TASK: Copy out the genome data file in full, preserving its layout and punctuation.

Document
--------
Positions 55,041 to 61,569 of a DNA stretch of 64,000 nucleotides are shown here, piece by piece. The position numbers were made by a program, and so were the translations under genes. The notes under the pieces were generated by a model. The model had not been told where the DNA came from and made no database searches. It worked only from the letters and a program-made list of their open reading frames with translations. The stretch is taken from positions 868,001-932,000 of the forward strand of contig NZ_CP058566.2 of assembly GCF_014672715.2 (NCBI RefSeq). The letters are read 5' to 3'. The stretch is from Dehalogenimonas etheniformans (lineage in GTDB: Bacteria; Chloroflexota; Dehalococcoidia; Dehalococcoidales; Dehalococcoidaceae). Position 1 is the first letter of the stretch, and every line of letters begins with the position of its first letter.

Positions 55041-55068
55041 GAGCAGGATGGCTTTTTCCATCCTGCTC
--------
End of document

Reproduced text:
Positions 55,041 to 61,569 of a DNA stretch of 64,000 nucleotides are shown here, piece by piece. The position numbers were made by a program, and so were the translations under genes. The notes under the pieces were generated by a model. The model had not been told where the DNA came from and made no database searches. It worked only from the letters and a program-made list of their open reading frames with translations. The stretch is taken from positions 868,001-932,000 of the forward strand of contig NZ_CP058566.2 of assembly GCF_014672715.2 (NCBI RefSeq). The letters are read 5' to 3'. The stretch is from Dehalogenimonas etheniformans (lineage in GTDB: Bacteria; Chloroflexota; Dehalococcoidia; Dehalococcoidales; Dehalococcoidaceae). Position 1 is the first letter of the stretch, and every line of letters begins with the position of its first letter.

Positions 55041-55068
55041 GAGCAGGATGGCTTTTTCCATCCTGCTC